B. The Lowest Increase in Central Government Subsidy – for Jewish Development Towns
1. In 1997, the central government designated subsidy for non-Haredi settlements – NIS 2,123 per capita – was much higher than that for Haredi settlements – NIS 781 per capita.
2. Two decades later, in 2017, the distinction between Haredi settlements, whose population increased much faster than that of all the other types of localities, and non-Haredi settlements, reveals that the highest designated subsidy per capita still went to the non-Haredi settlements – NIS 3,623, compared to NIS 1,723 in Haredi settlements.
3. In 2017, the designated subsidy in Arab localities was higher than that in Jewish development towns – NIS 3,054, compared with NIS 2,326. The designated subsidy for affluent localities was lower – NIS 2,093 per capita.
4. Between 1997 and 2017, the per capita designated subsidy for Arab localities grew by 133%; that of the Haredi settlements by 121%, that of the non-Haredi settlements by 71% and that of the affluent localities by 66 %. The lowest increase was found for Jewish development towns – only 31 %.
5. The fact that the highest central government designated subsidy in the past as well as in the present went to non-Haredi settlements, helps them to benefit from a budget that is even higher than that of the affluent localities within the Green Line.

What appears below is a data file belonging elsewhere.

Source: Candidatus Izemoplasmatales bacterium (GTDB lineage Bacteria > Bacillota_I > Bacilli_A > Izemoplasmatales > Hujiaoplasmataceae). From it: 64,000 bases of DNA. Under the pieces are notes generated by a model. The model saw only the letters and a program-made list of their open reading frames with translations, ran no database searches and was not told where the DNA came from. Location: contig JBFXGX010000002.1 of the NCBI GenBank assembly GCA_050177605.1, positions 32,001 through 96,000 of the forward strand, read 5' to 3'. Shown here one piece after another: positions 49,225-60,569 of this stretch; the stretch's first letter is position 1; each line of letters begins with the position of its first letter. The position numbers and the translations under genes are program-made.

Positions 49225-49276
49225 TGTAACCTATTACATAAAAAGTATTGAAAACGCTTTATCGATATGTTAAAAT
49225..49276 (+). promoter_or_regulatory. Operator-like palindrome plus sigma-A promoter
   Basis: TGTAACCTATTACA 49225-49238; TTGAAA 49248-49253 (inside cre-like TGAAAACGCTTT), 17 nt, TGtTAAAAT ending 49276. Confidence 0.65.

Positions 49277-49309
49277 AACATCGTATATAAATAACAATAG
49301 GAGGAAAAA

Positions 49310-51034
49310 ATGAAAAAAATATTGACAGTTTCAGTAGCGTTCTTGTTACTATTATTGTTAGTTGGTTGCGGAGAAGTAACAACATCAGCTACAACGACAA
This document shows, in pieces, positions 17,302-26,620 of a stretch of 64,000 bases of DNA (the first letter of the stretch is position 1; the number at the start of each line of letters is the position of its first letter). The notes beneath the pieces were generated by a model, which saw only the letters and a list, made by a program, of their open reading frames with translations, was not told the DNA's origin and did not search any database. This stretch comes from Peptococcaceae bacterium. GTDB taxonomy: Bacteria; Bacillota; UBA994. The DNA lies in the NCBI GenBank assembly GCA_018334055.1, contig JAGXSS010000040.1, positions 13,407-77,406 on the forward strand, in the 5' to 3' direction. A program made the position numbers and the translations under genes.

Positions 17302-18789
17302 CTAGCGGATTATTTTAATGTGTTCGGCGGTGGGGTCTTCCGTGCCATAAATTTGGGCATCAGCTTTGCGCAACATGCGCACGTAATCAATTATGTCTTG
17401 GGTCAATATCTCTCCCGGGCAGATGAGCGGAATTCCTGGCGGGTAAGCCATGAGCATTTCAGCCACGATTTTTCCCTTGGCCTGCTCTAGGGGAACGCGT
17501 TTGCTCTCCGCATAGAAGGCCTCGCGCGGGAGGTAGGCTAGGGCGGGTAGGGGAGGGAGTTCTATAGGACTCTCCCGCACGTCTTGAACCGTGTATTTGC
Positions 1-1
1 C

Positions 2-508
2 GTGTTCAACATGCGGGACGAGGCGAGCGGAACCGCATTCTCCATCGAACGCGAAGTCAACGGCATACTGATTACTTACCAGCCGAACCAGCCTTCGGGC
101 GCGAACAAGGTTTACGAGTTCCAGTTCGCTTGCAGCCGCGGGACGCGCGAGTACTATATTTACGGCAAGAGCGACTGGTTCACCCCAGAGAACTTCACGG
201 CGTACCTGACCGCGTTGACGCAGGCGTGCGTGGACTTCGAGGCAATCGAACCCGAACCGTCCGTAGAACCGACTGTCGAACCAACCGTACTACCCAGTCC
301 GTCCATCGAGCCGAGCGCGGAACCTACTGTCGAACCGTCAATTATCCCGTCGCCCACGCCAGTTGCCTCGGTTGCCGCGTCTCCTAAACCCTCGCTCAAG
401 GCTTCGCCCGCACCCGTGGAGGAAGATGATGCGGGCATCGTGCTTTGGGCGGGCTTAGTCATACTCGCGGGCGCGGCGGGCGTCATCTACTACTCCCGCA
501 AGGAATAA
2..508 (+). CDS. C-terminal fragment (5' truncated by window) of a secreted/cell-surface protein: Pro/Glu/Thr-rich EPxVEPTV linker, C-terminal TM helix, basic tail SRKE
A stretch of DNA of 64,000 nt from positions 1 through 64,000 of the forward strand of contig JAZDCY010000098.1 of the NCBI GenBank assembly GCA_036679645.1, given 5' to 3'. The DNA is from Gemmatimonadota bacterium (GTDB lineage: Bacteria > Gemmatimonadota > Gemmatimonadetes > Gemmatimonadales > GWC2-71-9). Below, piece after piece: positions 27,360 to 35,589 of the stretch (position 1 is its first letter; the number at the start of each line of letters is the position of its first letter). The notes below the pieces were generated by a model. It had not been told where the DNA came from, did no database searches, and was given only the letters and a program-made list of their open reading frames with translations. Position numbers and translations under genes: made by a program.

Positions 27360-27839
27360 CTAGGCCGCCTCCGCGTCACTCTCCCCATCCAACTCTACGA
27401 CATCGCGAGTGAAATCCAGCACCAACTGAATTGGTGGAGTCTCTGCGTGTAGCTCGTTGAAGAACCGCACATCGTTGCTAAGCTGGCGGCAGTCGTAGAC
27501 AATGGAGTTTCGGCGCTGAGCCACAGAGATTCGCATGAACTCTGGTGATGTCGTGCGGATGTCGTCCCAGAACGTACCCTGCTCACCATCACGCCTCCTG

6. It is noteworthy that the continued increase in designated subsidies to Arab localities is due to 5-year plans, an increase that comes after years of discrimination and neglect. Still, a report published by Sikkuy in 2005 showed that only 70% of the then allocated sum was actually spent.
C. The central government budget for balance and other grants just returned to its level of two decades ago. The main beneficiaries: non-Haredi settlements and Arab localities.
1. During the financial crisis that followed the second intifadah, the government made steep budget cuts that also affected balance and other types of grants.
2. In 1997, the central government budget for grants to local authorities was NIS 5.33 billion, and in 2000, on the eve of the intifadah, about NIS 6 billion. Following consecutive budget cuts, the budget reached its lowest point in 2014 – NIS 3.85 billion. In 2018, for the first time in two decades, the budget returned to its 2000 level – NIS 6 billion (2018 prices).
3. In 1997, the balance grants to Haredi settlements were similar to those to non-Haredi settlements; however, two decades later the per capita grants to non-Haredi settlements amounted to NIS 1,071, 42% more than that of Haredi settlements – NIS 756.
4. The balance grants going to Jewish development towns in 1997 were similar to those going to Arab localities. In contrast, in 2017 the grants that went to Arab localities amounted to NIS 1,049 per capita, higher by 47% than those that went to Jewish development towns, NIS 715 per capita.
// This publication was produced with the financial support of the European Union and and the Fund for Middle East Peace. Its contents are the sole responsibility of the Adva Center and do not necessarily reflect the views of the European Union or the FMEP.